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NaNoWriMo

NaNoWriMo Tip #2: Get Some Pep

Kami GarciaNeed some pep in your step? Every year, the organizers behind National Novel Writing Month reach out to authors to write “pep talks” so that participants can turn to a source of encouragement as they work on this daunting task.

Some of the writers who have contributed essays this year include Divergent trilogy author Veronica Roth250 Things You Should Know About Writing author Chuck Wendig, and Beautiful Creatures series co-author Kami Garcia (pictured, via). Here’s an excerpt from Garcia’s piece:

“Give your friend Doubt a name, and then block his calls. I’m not a fast writer. I type with three fingers, and there’s a video on YouTube to prove it. The way I finish my novels is one word at a time. Don’t focus on 50,000 words or 30 days. Just write one word at a time, and focus on hitting your word-count goal one day at a time.”

This is our second NaNoWriMo Tip of the Day. To help GalleyCat readers take on the challenge of writing a draft for a 50,000-word novel in 30 days, we will be offering advice throughout the entire month.

110 Writing Tools in a Single Post

NaNoWriMo LogoNational Novel Writing Month (NaNoWriMo) launched over the weekend! During November, writers around the globe attempt to write a draft for a 50,000-word novel in a 30-day period.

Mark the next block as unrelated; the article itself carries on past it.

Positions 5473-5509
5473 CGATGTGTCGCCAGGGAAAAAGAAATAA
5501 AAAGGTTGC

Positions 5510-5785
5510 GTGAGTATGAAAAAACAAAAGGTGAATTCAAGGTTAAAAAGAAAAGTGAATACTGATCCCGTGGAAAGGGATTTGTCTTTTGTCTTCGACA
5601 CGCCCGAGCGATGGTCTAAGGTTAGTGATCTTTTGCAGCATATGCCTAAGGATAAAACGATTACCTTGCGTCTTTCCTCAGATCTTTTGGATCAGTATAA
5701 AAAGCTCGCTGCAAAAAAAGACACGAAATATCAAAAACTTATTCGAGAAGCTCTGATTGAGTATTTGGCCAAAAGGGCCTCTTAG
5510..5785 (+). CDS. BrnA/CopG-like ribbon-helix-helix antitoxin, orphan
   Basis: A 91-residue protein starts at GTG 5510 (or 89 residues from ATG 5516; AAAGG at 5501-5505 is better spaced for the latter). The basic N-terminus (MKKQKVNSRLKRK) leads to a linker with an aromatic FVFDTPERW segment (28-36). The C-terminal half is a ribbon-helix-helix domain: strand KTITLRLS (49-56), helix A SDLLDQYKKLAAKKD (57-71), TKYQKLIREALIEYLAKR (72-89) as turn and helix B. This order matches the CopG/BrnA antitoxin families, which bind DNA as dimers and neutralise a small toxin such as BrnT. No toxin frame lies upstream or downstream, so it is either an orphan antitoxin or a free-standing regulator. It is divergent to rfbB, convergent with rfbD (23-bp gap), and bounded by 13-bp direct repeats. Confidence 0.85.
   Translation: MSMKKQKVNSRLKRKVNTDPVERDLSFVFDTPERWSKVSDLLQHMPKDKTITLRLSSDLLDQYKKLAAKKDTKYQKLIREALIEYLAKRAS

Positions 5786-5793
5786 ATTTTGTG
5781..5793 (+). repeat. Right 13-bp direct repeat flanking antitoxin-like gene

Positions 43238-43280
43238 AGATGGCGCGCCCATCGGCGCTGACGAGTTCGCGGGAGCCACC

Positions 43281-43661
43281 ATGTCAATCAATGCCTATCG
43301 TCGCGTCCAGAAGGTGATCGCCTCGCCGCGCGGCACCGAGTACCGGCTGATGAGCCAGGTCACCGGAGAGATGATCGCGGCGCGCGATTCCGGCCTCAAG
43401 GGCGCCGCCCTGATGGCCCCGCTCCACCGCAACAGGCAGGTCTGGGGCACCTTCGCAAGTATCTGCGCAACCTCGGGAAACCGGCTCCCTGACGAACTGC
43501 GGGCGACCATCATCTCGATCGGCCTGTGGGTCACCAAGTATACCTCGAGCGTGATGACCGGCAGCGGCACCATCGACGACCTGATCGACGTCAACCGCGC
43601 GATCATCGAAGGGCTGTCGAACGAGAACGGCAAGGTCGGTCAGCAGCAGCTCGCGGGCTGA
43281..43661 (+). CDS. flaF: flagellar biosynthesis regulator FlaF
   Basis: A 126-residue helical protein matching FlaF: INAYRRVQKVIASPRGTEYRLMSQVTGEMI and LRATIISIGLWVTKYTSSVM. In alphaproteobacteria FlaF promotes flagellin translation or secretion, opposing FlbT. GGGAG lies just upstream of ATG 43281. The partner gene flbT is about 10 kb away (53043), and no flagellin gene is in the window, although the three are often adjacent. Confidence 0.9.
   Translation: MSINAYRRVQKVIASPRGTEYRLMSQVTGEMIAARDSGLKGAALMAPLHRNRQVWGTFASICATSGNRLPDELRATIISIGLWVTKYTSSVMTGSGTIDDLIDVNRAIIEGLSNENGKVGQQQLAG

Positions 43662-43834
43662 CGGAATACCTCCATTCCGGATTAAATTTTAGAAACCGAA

To help GalleyCat readers who are taking this challenge, we will be offering advice throughout the month. Last year, 310,095 NaNoWriMo participants wrote a book in 30 days. Since 2006, the writing marathon has generated more than 250 traditionally published novels.

Every year, we collect and publish links to writing tools and tips to lend a helping hand. For today, we’ve rounded up four years’ worth of advice in a single post for GalleyCat writers. We hope these 110 writing tools will aid those who have signed up to tackle this daunting task.

Read more

Blurb Establishes the Coffee & Quill Society For NaNoWriMo Participants

NaNoWriMo CoverPrepping to take the NaNoWriMo challenge this November? Blurb, an independent book and magazine publishing platform, has established a partnership with National Novel Writing Month.